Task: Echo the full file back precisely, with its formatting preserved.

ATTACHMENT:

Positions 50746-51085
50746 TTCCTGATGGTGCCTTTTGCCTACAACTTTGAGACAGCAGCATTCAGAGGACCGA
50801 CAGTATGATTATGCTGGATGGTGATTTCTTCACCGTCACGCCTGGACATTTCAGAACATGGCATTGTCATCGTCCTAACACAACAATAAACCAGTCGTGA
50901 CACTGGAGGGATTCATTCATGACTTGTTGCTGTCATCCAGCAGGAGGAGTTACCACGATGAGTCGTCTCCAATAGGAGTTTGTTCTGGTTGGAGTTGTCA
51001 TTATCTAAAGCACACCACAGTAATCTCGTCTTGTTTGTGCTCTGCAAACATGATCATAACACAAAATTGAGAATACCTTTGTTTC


Positions 50746-51085
50746 TTCCTGATGGTGCCTTTTGCCTACAACTTTGAGACAGCAGCATTCAGAGGACCGA
50801 CAGTATGATTATGCTGGATGGTGATTTCTTCACCGTCACGCCTGGACATTTCAGAACATGGCATTGTCATCGTCCTAACACAACAATAAACCAGTCGTGA
50901 CACTGGAGGGATTCATTCATGACTTGTTGCTGTCATCCAGCAGGAGGAGTTACCACGATGAGTCGTCTCCAATAGGAGTTTGTTCTGGTTGGAGTTGTCA
51001 TTATCTAAAGCACACCACAGTAATCTCGTCTTGTTTGTGCTCTGCAAACATGATCATAACACAAAATTGAGAATACCTTTGTTTC